What differentiates these kits from other baby toys in the market?

Each Kit is grounded in science and tailored to the baby’s particular development stage. Our goal is to help parents feel confident. We want to help parents understand what is happening with their baby’s development and know how they can help. The playthings have no batteries, flashing lights or tech, are made with organic cotton and sustainably harvested wood, and most importantly, are captivating to the baby!


You launched with the Play Gym almost a year ago, do you have any key learning’s since the launch?

We began much of our testing with embarrassingly bad prototypes before getting to the final versions you see today. We learned so many things through testing and prototyping and we are so excited that the Play Gym has been well loved by so many babies!

You moved from NYC to live in Boise, Idaho. How did this move change the dynamic of your family and who you are as a person?

It was a huge change, and at first it was the “next stop” for my husband and me (after Austin, San Francisco, and NYC). We were thinking we would move after a couple of years to another city. But once we got here, we fell in love. Boise offers a great low-stress, supportive backdrop for an intense start-up life. My commute is seven minutes and the town is very bikeable. I love that my kids are close so I can easily pop in and see them. We work in a low cost co-working space that the mayor of Boise founded to support entrepreneurs. Boise has also really changed in the past few years. It is now a very liveable, hip mountain town.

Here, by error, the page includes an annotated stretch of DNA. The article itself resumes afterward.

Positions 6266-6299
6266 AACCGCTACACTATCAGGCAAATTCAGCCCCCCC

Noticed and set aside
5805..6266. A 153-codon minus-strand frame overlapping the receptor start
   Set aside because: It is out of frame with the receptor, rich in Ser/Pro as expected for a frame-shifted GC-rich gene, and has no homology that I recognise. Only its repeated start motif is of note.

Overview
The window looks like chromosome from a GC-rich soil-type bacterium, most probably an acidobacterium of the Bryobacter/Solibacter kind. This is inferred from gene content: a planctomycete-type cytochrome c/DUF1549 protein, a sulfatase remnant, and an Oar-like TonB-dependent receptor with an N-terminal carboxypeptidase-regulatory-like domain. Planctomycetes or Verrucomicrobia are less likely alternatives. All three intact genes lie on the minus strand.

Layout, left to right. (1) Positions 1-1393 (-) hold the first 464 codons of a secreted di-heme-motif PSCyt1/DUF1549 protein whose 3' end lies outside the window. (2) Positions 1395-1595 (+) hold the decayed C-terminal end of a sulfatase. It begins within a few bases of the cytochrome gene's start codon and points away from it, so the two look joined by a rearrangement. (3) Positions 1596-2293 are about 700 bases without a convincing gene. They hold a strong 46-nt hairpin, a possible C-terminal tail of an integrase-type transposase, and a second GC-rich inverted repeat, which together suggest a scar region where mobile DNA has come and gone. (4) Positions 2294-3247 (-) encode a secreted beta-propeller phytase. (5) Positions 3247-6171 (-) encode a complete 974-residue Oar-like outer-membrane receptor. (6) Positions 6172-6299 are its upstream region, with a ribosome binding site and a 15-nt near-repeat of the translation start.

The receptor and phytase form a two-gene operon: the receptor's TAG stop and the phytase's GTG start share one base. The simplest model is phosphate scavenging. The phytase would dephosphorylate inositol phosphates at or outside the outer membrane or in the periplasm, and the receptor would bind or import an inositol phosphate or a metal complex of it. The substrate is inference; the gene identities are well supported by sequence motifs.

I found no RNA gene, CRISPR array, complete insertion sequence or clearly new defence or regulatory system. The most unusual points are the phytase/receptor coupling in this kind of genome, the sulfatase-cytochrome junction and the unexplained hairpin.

What drives you in your work?

I love what I do. I care so much about children and really believe in the importance of the first few years of life. So much happens from birth to age three, and I want to make it easier for parents to feel confident that they are giving their children the best.


You have three children and a new start-up! How do you divide your time between work and your home life?

It’s sometimes a painful juggle, especially when I’m traveling. When I’m home, I work from 8:30am to 6pm where I see the kids most mornings. We eat dinner together and do bedtime, and then I usually do some more work before bed (lately I’ve been answering customer emails late at night). I try to keep our weekends low key. We like to make forts, play with LEGOs, color, etc. My best weekends are when I don’t let myself get distracted by my phone and when the kids don’t have many activities so we can chill. I also have a very understanding husband, but somehow this stage still feels hard right now!

3 pearls of wisdom


Trust that they will turn out in the end.


Breathe in the power of now.


And my favorite quote about parenting, "The days are long but the years are short."

xx Jessica Rolph
  • Share
Close image

arrow-right pointer circle facebook instagram linkedin pinterest-brands social-youtube twitter-brands